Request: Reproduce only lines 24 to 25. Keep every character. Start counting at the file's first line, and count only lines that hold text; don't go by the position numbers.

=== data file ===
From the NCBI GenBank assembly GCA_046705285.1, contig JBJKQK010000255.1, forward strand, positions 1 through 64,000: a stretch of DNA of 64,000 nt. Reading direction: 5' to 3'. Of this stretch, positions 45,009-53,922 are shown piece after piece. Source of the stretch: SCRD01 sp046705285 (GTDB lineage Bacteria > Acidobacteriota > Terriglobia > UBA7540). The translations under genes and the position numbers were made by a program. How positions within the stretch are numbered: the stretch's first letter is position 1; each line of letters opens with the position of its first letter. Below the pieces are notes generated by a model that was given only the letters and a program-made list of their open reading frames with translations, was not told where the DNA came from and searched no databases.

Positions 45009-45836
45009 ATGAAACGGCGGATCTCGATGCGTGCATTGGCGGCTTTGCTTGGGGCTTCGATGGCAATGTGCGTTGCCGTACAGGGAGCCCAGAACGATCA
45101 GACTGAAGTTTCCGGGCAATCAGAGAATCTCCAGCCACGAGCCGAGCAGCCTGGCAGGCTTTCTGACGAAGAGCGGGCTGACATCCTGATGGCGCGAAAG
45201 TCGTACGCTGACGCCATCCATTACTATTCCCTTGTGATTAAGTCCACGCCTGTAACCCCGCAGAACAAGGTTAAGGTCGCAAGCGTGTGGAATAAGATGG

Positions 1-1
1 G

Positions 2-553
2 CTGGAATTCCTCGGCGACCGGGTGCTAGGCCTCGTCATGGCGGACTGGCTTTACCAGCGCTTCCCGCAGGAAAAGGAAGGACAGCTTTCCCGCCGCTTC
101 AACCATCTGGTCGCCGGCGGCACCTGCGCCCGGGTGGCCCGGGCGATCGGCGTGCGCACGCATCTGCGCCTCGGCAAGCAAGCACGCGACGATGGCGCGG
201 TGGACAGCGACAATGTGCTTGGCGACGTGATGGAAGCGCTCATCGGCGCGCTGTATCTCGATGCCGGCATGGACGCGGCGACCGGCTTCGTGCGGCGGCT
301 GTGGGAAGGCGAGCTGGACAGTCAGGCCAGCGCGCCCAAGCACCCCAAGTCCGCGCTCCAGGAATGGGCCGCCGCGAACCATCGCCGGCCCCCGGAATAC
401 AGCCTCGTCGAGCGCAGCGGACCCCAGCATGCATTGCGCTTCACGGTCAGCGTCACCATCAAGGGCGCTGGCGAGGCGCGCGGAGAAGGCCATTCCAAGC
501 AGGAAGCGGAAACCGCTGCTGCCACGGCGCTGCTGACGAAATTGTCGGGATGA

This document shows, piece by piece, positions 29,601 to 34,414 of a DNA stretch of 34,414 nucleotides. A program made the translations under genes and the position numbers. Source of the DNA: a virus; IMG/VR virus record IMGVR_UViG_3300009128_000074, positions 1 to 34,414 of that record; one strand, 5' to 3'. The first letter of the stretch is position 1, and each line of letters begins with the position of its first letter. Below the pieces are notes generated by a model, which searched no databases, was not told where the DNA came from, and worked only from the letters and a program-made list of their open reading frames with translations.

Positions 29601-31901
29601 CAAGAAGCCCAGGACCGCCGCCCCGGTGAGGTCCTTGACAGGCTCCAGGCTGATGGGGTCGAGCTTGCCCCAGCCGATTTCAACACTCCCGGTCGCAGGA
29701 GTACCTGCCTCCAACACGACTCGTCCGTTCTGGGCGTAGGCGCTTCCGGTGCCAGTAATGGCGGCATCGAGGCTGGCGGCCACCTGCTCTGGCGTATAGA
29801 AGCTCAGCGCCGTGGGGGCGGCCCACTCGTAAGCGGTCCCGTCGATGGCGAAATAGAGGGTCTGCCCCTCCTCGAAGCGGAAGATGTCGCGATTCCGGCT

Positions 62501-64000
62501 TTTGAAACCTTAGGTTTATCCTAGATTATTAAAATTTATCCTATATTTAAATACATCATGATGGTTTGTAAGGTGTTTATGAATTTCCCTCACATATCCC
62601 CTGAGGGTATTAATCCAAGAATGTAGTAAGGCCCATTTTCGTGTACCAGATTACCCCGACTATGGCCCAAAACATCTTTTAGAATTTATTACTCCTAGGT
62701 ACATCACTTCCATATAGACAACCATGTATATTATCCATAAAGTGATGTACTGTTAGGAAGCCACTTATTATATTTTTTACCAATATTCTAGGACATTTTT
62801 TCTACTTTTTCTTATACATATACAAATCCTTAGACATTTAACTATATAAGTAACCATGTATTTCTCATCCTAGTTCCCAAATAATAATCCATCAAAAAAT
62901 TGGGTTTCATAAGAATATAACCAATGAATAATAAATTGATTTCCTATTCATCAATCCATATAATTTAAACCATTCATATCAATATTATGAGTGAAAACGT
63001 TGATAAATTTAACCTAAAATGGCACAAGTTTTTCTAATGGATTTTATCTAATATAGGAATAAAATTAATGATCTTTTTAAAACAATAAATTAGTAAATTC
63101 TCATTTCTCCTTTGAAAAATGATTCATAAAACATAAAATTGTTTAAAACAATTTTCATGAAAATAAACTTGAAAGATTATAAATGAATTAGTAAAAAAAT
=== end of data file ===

62801 TCTACTTTTTCTTATACATATACAAATCCTTAGACATTTAACTATATAAGTAACCATGTATTTCTCATCCTAGTTCCCAAATAATAATCCATCAAAAAAT
62901 TGGGTTTCATAAGAATATAACCAATGAATAATAAATTGATTTCCTATTCATCAATCCATATAATTTAAACCATTCATATCAATATTATGAGTGAAAACGT